The Department of State Will Officially Launch the Domestic Visa Renewal Pilot Program for H-1B Nonimmigrants in the United States starting January 29th


The rumors are true. For the first time in nearly two decades, the Department of State (DOS) will process domestic visa renewals for certain H-1B visa applicants without requiring them to leave the United States.

This is all part of a new pilot program starting January 29, 2024, through April 1, 2024, that will allow 20,000 qualified H-1B nonimmigrant workers the opportunity to renew their visas domestically.

The Department of State hopes the pilot program will reduce heavy backlogs at more than 200 consular sections worldwide by making available an increased number of interview appointments for other visa categories, especially first-time travelers applying for business and tourism visas who require in-person interviews.

At the same time, DOS seeks to alleviate the burden on U.S. companies that employ H-1B workers by streamlining the visa renewal process.

The Department will accept applications for the pilot program starting January 29, 2024 on its webpage.

After the initial application period which ends on April 1st the Department will expand the scope of the program.

What are the Requirements to Participate?

Participation in this pilot will be limited to applicants who(se):

  1. Are seeking to renew an H–1B visa; during the pilot phase, the Department will not process any other visa classifications;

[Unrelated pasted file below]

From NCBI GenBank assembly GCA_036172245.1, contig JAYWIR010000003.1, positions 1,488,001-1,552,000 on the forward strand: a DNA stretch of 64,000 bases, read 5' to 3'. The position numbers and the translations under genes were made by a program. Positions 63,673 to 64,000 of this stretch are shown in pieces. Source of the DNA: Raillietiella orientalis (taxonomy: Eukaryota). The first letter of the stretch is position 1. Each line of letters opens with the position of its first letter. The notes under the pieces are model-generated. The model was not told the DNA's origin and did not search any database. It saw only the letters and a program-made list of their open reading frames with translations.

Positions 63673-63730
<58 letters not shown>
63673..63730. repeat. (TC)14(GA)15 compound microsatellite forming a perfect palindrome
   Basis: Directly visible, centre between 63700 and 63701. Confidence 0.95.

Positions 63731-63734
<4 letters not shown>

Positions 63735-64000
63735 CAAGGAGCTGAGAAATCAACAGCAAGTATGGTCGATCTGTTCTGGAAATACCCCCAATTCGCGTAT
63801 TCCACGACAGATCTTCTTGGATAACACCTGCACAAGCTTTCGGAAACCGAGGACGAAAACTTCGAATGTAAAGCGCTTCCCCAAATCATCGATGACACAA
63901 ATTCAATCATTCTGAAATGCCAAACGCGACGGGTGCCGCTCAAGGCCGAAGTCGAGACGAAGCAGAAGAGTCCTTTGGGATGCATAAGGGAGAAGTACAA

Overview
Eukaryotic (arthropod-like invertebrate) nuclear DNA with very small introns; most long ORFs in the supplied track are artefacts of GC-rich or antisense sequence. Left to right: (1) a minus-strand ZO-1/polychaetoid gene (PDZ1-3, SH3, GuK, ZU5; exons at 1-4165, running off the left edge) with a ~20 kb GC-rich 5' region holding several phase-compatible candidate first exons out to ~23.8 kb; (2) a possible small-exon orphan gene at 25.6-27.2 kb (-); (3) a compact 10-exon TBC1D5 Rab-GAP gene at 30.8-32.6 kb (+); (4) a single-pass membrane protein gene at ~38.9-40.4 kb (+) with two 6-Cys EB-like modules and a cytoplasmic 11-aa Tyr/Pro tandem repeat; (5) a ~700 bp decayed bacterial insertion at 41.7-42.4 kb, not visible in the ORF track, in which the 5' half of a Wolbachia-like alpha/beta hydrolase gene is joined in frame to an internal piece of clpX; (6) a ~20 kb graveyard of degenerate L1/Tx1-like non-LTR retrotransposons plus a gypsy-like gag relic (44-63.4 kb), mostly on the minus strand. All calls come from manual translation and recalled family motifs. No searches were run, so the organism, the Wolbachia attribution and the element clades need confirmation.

2. Prior H–1B visa that is being renewed was issued by Mission Canada with an issuance date from January 1, 2020, through April 1, 2023; or by Mission India with an issuance date of February 1, 2021, through September 30, 2021;
  3. Are not subject to a nonimmigrant visa issuance fee (Note: this is commonly referred to as a “reciprocity fee”);
  4. Are eligible for a waiver of the in-person interview requirement;
  5. Have submitted ten fingerprints to the Department in connection with a previous visa application;
  6. Prior visa does not include a “clearance received” annotation;
  7. Do not have a visa ineligibility that would require a waiver prior to visa issuance;
  8. Have an approved and unexpired H–1B petition;
  9. Were most recently admitted to the United States in H–1B status;
  10. Are currently maintaining H–1B status in the United States;
  11. Period of authorized admission in H–1B status has not expired; and
  12. Intend to reenter the United States in H–1B status after a temporary period abroad.

Applicants that fall outside of this scope are not eligible to apply for a visa domestically.

Limitations of the Program

DOS is limiting the scope of the pilot to applicants who were previously issued visas within specified dates by Missions Canada or India to properly assess the performance and capabilities of contractors who manage the majority of the Department’s worldwide visa processing.

Additionally, the scope of the pilot only includes H–1B applicants. It does not include other visa categories, such as H–4s (dependents of H–1B principal applicants).

Applicants Must be Eligible for an Interview Waiver to Participate

Because DOS does not conduct in-person nonimmigrant visa interviews or collect fingerprints domestically, a key requirement for participation in the pilot is that applicants for domestic visa renewal must qualify for a waiver of the in-person interview requirement under section 222(h) of the Immigration and Nationality Act (INA) and have fingerprints on file with DOS that may be used for biometric vetting.

Just like any individual applying for a nonimmigrant visa overseas, including those whose in-person interview is waived, all applicants for domestic visa renewal must undergo screening and vetting.

With certain exceptions, most applicants seeking to renew their H–1B visas, whether overseas or domestically, within 48 months of the expiration of their prior visa in the same classification, will be eligible for a waiver of the in-person interview requirement.